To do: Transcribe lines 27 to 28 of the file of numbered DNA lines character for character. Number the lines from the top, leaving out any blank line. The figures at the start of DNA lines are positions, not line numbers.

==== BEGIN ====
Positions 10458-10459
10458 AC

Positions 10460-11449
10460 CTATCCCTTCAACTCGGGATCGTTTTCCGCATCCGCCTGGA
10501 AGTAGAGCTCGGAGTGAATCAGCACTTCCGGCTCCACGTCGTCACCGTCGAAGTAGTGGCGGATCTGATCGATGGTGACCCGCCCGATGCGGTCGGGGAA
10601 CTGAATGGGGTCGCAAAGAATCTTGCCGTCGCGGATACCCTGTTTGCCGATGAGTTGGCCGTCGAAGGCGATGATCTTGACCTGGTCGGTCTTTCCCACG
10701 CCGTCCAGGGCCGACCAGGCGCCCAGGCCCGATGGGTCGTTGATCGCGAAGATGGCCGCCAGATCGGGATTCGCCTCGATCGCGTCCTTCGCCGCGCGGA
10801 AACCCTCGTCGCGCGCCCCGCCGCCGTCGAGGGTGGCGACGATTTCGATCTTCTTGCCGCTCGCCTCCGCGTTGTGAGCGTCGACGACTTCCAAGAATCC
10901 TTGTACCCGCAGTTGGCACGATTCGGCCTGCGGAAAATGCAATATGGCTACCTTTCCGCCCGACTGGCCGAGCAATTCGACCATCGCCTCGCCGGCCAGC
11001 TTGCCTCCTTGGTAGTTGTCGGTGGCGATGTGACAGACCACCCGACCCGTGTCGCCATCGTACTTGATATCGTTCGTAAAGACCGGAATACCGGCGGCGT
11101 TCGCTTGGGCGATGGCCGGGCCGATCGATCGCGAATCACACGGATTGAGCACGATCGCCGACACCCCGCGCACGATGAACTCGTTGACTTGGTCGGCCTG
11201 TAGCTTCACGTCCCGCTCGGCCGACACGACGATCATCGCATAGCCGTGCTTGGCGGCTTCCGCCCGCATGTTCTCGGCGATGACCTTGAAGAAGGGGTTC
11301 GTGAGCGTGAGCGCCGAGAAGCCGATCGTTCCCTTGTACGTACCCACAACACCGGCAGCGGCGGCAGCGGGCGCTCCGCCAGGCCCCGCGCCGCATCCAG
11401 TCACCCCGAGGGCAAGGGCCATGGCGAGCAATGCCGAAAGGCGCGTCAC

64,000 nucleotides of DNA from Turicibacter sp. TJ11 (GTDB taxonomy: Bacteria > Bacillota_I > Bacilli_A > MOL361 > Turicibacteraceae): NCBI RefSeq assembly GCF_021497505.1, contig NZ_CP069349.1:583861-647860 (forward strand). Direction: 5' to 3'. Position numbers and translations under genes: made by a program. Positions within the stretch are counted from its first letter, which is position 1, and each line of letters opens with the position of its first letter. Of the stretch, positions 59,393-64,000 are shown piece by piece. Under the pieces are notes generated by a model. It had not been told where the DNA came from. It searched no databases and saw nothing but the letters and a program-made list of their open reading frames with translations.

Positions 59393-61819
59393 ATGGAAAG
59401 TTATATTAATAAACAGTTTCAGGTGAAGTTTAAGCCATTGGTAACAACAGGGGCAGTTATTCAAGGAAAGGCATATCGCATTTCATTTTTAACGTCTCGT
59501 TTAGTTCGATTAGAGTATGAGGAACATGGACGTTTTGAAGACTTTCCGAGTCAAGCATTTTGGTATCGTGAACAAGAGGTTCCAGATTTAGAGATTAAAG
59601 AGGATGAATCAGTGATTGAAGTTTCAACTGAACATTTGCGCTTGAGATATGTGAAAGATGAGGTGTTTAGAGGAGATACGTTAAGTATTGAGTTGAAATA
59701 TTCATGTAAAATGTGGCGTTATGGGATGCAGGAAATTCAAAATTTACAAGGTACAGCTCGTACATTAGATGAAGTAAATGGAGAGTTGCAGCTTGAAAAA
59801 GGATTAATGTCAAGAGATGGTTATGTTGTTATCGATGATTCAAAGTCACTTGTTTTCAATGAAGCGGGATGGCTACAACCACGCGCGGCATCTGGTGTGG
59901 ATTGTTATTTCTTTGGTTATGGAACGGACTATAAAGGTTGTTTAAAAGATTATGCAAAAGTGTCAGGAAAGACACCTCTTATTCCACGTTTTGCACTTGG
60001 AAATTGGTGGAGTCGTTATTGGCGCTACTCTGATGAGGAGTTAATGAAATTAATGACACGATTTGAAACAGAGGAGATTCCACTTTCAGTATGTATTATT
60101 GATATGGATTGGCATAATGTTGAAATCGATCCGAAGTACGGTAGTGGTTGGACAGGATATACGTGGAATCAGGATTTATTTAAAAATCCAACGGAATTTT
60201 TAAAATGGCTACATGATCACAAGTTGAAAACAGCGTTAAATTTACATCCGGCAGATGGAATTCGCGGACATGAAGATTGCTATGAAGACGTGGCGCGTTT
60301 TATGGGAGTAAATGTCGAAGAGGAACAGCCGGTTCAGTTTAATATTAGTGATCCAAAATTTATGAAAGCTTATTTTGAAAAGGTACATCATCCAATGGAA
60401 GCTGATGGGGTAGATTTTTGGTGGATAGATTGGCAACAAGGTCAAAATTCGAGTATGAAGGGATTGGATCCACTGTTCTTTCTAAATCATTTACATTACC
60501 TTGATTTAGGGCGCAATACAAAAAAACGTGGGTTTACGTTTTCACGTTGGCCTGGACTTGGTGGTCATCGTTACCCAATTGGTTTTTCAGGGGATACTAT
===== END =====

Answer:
60301 TATGGGAGTAAATGTCGAAGAGGAACAGCCGGTTCAGTTTAATATTAGTGATCCAAAATTTATGAAAGCTTATTTTGAAAAGGTACATCATCCAATGGAA
60401 GCTGATGGGGTAGATTTTTGGTGGATAGATTGGCAACAAGGTCAAAATTCGAGTATGAAGGGATTGGATCCACTGTTCTTTCTAAATCATTTACATTACC